A strategic and economic balance of power in the region would ensure peaceful resolution of conflicts but also enhance strategic stability leading to a win-win situation. Or by words of professor Anis H. Bajrektarevic: “Asia has to answer itself whether the newest concepts – such as the OBOR/CPEC vs. Indo-Pacific oceanic triangling – are complementary to its development or the heartland-rimland sort of dangerous confrontation. Asia needs a true multilateralism, not a hostage situation of getting caught in a cross-fire.”

The CPEC itself with its focus on Gwadar, has also given impetus to maritime cooperation between China and Pakistan, and beyond. Both states wish to enhance bilateral cooperation in the fields of maritime security, search and rescue, and the blue water economy. Thus, it would not be wrong to say that CPEC has the potential of accruing strategic cooperation. This approach serves as strategic enabler in a rapidly transforming world order. It is therefore the need of time to move from archaic geopolitical vendetta of 19th and 20th centuries to interstate strategic play in the 21st century.

The pursuit of a state’s national interest in the international arena constitutes its foreign policy. A successful foreign policy should employ a balance of economic, diplomatic, and military tools. It is the national interest that shapes the possibilities of state to behave collectively. Through a balanced foreign policy approach, the South Asian region can achieve its mega development projects and establish into a peaceful integrated region. Confidence-building measures between regional players is the first step in this direction to uplift the socioeconomic standards of the people of this region.

An early version of this text has been published by the China Daily

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East Asia

Freedom, Sovereign Debt, Generational Accounting and other Myths

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“How to draw the line between the recent and still unsettled EU/EURO crisis and Asia’s success story? Well, it might be easier than it seems: Neither Europe nor Asia has any alternative. The difference is that Europe well knows there is no alternative – and therefore is multilateral. Asia thinks it has an alternative – and therefore is strikingly bilateral, while stubbornly residing enveloped in economic egoisms. No wonder that Europe is/will be able to manage its decline, while Asia is (still) unable to capitalize its successes. Asia clearly does not accept any more the lead of the post-industrial and post-Christian Europe, but is not ready for the post-West world.” – professor Anis H. Bajrektarevic diagnosed in his well-read ‘No Asian century’ policy paper. Sino-Indian rift is not new. It only takes new forms in Asia, which – in absence of a true multilateralism – is entrenched in confrontational competition and amplifying antagonisms.  The following lines are referencing one such a rift.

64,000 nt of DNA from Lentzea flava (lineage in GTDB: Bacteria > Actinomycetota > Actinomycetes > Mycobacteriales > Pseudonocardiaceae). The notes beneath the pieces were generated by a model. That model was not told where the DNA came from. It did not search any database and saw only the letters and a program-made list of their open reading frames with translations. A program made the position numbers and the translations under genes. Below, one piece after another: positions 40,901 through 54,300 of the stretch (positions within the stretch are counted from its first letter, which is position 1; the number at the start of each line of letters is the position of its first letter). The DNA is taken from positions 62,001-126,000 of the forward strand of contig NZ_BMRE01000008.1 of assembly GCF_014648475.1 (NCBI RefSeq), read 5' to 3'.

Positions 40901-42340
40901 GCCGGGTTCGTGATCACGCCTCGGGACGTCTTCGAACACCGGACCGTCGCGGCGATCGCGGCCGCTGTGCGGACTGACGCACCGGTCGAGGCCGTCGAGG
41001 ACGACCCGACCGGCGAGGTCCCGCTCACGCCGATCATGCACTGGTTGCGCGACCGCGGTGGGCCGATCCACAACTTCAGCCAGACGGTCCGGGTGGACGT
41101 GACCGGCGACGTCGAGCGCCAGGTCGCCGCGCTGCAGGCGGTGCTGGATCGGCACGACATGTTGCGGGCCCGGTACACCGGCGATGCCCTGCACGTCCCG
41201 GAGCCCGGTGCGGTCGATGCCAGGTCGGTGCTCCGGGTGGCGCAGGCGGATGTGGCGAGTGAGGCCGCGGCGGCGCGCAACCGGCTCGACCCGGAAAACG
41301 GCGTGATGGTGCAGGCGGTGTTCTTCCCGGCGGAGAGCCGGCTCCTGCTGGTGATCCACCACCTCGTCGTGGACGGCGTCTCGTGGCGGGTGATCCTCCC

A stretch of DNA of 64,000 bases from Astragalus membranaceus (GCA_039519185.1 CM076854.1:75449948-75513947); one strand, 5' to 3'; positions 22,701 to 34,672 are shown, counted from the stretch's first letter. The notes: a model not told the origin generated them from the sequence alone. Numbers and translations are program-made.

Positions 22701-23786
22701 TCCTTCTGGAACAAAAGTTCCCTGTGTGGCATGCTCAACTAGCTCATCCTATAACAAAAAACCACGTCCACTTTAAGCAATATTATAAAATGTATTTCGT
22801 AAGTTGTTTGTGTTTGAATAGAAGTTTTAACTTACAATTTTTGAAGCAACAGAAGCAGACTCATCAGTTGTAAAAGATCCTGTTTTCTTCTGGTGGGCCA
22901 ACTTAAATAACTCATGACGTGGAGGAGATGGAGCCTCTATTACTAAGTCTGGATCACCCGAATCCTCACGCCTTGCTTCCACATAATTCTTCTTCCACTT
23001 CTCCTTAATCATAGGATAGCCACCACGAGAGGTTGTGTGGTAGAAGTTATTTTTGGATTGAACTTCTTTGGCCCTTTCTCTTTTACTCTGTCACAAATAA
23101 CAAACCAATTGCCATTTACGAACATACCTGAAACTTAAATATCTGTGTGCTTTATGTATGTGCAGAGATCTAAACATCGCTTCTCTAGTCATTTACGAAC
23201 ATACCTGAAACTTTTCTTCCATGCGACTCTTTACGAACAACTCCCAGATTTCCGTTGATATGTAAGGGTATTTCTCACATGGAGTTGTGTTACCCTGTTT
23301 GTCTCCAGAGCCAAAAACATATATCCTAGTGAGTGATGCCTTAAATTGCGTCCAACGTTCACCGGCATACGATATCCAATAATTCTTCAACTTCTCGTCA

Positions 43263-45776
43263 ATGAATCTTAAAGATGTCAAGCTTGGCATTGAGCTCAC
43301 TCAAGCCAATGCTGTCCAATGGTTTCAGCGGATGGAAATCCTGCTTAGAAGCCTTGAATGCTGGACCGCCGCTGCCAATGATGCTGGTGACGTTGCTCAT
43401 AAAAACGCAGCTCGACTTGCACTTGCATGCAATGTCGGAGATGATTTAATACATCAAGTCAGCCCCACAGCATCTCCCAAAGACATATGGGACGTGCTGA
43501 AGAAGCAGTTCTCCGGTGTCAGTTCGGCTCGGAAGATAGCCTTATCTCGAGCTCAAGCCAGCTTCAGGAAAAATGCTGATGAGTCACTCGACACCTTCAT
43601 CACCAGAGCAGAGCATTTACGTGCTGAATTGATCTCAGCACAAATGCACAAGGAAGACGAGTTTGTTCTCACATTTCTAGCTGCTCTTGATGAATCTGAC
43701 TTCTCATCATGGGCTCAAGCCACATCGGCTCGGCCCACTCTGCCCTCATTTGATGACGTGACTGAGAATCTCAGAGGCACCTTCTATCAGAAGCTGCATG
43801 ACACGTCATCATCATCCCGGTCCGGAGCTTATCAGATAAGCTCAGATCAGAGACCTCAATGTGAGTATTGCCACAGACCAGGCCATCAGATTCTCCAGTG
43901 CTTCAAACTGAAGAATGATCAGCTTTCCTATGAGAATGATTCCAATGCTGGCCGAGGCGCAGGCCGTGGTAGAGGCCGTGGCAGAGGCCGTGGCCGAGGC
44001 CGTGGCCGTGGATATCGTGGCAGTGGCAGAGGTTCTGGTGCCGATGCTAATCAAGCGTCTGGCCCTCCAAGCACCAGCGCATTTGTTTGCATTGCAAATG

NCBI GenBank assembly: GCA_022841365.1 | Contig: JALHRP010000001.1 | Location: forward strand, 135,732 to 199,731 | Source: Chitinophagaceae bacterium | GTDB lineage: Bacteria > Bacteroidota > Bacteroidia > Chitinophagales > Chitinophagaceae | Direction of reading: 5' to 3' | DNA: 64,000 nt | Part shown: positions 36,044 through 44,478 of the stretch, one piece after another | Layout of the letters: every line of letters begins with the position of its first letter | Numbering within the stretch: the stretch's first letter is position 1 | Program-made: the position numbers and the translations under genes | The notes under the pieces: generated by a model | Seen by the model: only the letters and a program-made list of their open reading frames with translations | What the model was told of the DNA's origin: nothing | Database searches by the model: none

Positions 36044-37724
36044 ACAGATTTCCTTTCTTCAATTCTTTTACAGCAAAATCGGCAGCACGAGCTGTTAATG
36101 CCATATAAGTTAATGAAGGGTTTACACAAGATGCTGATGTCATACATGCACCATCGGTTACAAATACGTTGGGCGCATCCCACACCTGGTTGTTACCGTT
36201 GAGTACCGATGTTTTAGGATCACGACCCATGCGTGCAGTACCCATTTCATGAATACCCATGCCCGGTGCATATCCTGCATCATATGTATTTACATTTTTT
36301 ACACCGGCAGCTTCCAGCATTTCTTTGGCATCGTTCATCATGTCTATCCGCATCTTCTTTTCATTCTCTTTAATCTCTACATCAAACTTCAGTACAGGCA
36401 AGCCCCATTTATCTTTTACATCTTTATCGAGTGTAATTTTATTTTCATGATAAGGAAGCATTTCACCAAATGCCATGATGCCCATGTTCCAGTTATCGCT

At the end of 2017, Brahma Chellaney, a professor with the New Delhi-based Center for Policy Research, wrote an article titled “China’s Creditor Imperialism” in which he accused China of creating a “debt trap” from Argentina, to Namibia and Laos, mentioning its acquisition of, or investment in the construction of several port hubs, including Hambantota in Sri Lanka, Piraeus in Greece, Djibouti, and Mombasa in Kenya in recent years.

These countries are forced to avoid default by painfully choosing to let China control their resources and thus have forfeited their sovereignty, he wrote. The article described China as a “new imperial giant” with a velvet glove hiding iron fists with which it was pressing small countries. The Belt and Road Initiative, he concluded, is essentially an ambitious plan to realize “Chinese imperialism”. The article was later widely quoted by newspapers, websites and think tanks around the world.

When then United States Secretary of State Rex Tillerson visited Africa in March, he also said that although Chinese investment may help improve Africa’s infrastructure, it would lead to increased debt on the continent, without creating many jobs.

It is no accident that this idea of China’s creditor imperialism theory originates from India. New Delhi has openly opposed China’s Belt and Road Initiative, especially the China-Pakistan Economic Corridor as it runs through Pakistan-administered Kashmir, which India regards as an integral part of its territory. India is also worried that the construction of China’s Maritime Silk Road will challenge its dominance in South Asia and the Indian Ocean. Based on such a judgment, the Indian government has worked out its own regional cooperation initiatives, and taken moves, such as the declaration of cooperation with Vietnam in oil exploration in the South China Sea and its investment in the renovation of Chabahar port in Iran, as countermeasures against the Chinese initiative.